Friday, 31 July 2009

Harry Potter and the Gloriously Unfilmable Novel

Charlie Jane Anders sparked an interesting discussion over at last week about whether novels can ever be "gloriously unfilmable." On reading I found myself taking the view that there's always a way to make an interesting film that's based on something from the book.

I think this film highlights one situation where it might be impossible to film a book. It's to do with the way the books get longer, darker and slightly more adult through the series, while the plots get more complex and interwoven. At the same time the fan base still includes a) a lot of 11 year olds and b) a lot of people who know the books inside out, both of whom must be satisfied at all costs.

HP1 (known to UK residents as the Philospher's Stone) set a precedent by being very faithful to the first book and more or less keeping everything in. For the sequels it would have been harder to cram everything in - so directors have had to choose what to cut. Alfonse Cuaron did this creatively in HP3 (the Prisoner of Azkaban) deliberately telling a much simpler yet still coherent story.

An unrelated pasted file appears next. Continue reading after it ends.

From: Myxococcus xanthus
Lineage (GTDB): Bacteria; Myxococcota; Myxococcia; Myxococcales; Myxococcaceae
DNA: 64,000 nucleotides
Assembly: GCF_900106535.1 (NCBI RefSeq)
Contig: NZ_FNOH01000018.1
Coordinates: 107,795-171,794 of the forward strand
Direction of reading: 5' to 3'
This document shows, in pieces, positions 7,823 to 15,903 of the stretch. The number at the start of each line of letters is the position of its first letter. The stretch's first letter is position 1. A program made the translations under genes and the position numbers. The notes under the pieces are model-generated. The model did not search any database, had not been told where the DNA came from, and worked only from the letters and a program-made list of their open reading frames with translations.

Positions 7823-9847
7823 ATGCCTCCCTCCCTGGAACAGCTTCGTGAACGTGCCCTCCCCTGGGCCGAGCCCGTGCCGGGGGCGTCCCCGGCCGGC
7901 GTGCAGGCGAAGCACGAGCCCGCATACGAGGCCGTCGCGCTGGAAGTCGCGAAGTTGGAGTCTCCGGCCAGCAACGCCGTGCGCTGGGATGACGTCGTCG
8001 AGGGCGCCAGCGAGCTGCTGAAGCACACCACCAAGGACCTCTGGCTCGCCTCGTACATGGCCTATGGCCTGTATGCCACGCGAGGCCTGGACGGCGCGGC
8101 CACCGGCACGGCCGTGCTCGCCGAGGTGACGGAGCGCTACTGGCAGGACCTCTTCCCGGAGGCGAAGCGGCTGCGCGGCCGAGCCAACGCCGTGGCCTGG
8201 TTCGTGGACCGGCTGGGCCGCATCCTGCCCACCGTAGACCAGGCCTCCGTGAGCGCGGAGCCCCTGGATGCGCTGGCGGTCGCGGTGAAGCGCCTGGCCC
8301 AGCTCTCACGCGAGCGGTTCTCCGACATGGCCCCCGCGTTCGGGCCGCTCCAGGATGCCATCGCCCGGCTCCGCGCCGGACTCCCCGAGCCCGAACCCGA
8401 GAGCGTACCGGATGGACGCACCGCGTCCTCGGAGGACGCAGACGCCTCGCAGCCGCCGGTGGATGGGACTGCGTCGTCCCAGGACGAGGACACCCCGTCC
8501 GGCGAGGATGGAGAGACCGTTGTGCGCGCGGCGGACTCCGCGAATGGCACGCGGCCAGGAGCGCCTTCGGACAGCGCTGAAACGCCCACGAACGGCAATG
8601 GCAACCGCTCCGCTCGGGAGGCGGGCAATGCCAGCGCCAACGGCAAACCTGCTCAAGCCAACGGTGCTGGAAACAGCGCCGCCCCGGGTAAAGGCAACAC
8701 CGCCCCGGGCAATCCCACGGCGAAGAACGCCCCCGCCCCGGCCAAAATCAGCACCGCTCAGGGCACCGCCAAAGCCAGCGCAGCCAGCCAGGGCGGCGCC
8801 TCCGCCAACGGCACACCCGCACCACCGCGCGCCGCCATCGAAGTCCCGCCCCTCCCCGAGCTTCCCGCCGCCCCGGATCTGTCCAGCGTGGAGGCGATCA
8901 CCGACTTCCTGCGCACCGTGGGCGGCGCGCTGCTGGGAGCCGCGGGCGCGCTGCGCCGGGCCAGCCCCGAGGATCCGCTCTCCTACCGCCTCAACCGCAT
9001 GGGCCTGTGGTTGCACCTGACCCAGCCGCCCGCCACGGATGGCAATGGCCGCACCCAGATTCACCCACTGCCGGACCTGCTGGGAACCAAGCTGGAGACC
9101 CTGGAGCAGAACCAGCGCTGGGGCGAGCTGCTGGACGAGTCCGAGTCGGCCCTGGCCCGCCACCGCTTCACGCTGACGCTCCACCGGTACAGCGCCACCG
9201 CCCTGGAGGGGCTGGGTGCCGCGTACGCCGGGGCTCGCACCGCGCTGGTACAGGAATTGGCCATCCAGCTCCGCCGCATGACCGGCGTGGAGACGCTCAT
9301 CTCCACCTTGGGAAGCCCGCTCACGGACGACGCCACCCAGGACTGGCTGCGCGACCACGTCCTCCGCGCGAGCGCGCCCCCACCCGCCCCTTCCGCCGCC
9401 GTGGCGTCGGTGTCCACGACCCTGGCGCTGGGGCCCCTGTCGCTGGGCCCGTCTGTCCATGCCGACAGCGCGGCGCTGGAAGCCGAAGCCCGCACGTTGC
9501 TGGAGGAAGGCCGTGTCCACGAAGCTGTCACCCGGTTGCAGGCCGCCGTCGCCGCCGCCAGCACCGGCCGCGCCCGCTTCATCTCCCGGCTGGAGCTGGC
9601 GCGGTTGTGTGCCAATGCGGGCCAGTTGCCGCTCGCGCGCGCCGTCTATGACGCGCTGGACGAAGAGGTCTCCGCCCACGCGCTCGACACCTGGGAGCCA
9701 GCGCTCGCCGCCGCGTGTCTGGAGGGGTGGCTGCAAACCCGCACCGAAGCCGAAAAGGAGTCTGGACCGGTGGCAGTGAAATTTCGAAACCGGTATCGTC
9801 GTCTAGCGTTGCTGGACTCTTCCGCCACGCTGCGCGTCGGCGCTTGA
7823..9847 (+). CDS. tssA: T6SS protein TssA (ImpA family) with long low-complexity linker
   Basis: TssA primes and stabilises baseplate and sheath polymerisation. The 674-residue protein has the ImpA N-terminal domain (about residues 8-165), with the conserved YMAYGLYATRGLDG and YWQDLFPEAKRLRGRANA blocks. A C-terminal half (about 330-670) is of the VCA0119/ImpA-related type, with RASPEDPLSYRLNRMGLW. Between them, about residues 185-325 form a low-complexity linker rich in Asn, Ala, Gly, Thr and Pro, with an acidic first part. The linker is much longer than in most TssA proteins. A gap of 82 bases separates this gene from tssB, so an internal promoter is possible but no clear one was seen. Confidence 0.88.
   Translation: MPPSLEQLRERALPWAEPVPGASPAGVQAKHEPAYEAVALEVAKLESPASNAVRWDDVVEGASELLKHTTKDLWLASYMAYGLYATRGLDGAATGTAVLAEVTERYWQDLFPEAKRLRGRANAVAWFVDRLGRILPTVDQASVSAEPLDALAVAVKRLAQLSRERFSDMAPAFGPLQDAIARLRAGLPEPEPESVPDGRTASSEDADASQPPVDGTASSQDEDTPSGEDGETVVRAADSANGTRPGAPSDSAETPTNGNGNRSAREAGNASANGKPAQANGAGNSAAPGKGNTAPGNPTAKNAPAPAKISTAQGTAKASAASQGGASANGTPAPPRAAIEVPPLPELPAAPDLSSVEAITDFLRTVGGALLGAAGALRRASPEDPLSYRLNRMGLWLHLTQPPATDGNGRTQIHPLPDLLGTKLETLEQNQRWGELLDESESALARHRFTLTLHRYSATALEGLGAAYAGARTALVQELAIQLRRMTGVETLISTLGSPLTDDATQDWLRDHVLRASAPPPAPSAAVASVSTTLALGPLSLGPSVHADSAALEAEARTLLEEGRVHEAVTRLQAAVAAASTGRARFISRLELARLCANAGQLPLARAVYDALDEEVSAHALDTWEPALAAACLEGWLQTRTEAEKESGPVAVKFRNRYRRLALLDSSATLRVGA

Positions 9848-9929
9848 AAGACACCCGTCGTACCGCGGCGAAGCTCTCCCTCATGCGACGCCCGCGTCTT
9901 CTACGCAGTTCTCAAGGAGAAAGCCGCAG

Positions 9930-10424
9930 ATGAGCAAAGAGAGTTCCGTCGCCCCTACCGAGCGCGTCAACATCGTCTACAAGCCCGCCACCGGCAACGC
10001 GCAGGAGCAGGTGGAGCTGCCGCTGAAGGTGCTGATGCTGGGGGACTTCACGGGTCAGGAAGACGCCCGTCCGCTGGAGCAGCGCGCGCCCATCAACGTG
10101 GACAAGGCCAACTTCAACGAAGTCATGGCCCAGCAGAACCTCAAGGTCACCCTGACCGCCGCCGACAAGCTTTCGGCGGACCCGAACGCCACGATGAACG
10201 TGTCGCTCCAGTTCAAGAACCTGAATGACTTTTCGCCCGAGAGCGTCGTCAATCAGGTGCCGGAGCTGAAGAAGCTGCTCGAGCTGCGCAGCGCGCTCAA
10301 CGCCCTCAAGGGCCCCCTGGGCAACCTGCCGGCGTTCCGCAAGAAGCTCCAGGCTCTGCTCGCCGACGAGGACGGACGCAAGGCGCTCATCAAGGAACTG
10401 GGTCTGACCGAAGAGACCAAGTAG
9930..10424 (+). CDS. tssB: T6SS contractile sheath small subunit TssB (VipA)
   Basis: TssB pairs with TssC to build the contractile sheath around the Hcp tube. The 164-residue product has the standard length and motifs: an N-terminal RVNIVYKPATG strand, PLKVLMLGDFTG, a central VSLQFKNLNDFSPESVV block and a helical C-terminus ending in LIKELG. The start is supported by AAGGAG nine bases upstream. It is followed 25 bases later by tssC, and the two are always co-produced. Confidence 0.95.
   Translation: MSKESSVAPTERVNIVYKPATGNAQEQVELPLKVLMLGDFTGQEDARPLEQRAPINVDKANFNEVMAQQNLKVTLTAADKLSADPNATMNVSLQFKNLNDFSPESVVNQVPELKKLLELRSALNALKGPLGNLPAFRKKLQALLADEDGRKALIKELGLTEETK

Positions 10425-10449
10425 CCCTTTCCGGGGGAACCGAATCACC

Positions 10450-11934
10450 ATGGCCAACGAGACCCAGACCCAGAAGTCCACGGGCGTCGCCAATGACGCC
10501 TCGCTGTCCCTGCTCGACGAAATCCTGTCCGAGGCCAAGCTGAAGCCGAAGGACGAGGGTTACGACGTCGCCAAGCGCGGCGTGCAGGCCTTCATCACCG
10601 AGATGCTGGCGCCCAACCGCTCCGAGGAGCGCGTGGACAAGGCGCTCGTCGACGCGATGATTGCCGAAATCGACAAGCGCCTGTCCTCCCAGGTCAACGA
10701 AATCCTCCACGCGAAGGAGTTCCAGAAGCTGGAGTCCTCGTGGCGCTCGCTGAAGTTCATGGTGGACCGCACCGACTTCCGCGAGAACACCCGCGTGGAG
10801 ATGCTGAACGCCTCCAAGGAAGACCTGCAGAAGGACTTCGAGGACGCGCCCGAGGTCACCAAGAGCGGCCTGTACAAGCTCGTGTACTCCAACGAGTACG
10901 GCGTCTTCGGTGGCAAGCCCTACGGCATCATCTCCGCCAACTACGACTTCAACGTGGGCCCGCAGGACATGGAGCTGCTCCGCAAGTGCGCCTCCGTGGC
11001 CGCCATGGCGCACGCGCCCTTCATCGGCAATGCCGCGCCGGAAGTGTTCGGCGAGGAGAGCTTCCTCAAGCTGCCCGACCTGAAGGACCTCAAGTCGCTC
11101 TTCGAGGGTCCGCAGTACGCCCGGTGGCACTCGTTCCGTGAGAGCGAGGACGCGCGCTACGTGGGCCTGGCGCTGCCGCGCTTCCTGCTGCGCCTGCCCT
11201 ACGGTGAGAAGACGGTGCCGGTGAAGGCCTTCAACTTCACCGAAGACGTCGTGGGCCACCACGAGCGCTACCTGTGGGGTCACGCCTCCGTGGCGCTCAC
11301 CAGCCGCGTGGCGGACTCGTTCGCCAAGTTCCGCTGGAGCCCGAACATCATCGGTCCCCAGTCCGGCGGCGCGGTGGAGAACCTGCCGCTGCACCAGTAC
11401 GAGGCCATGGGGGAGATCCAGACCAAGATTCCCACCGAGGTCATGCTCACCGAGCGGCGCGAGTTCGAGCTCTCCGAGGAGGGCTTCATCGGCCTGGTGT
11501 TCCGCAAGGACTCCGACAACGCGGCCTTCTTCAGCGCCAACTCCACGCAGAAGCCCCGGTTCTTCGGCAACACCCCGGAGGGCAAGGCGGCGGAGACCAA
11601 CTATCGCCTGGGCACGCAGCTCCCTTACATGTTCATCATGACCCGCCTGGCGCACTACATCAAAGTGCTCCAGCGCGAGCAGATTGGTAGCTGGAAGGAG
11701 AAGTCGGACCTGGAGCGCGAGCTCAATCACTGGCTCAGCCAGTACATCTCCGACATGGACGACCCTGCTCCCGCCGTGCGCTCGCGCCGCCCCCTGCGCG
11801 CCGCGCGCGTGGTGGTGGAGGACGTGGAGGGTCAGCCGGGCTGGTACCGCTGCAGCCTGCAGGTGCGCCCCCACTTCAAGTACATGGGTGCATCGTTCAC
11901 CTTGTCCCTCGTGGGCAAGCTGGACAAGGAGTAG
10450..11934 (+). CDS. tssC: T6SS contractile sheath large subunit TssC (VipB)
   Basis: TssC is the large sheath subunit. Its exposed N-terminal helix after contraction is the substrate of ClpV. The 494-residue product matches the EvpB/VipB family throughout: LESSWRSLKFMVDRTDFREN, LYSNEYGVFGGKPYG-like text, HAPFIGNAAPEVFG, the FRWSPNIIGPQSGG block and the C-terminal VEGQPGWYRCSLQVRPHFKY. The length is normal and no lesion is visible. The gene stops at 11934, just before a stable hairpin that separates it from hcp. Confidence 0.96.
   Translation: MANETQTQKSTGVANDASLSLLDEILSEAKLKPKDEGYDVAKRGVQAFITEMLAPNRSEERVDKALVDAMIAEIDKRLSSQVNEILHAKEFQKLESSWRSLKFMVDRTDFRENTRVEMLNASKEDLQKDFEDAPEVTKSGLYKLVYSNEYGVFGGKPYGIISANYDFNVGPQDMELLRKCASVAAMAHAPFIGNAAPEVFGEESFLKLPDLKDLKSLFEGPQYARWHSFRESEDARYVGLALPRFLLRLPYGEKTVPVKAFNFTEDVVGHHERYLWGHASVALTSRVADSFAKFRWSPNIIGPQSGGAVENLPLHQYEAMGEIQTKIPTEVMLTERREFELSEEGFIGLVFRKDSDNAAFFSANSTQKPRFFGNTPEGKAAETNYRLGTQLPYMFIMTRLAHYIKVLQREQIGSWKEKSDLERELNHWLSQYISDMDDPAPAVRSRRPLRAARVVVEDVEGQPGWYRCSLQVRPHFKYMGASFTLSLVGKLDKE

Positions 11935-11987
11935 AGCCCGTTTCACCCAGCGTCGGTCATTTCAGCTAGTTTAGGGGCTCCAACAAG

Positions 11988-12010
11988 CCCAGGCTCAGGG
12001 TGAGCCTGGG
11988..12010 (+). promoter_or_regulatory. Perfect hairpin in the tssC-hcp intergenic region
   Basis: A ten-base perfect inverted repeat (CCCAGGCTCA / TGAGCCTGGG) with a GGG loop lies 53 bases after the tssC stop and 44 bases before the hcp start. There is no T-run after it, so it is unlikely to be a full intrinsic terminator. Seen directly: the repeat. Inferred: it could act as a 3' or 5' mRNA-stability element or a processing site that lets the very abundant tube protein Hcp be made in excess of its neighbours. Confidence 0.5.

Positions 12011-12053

By the time we get to HP6 the director is faced with an impossible choice - keep it all in and your film is too long or too cluttered; cut it all out and it won't make much sense. David Yates has taken the second option. He's kept the humour and much of the adolescent drama, and sown the seeds for the real tragedy of the piece (that Harry ends up dating Ginny Weasley not Luna Lovegood) but cutting out so much else, including the Severus Snape and James Potter backstory, that the whole meaning of the Half-Blood Prince title is lost. Unless you know the book you will be baffled by the ending.

What's to be done? In my opinion there's nothing wrong with the production of this film. As with all the Potter films, casting is perfect. I could single out anyone but here Jim Broadbent (Slughorn) and Evanna Lynch (Luna Lovegood) steal every shot they're in, while Tom Felton (Draco) and A..l..a..n.....R..i..c..k..m..a..n (Snape) are more intense in each film. The effects are superb as usual - and while I doubt there's a single non-effect shot in there, much of the work is nicely understated or atmospheric and so doesn't detract from the drama. Despite the confusion the film is extremely funny and occasionally exciting or sinister.

David Yates is pencilled in for HP7 too - and there's the possibility of splitting it into two films. If this is the reason for it then I approve. It's one solution to the dilemma of HP6, and I will look forward to the next installment.

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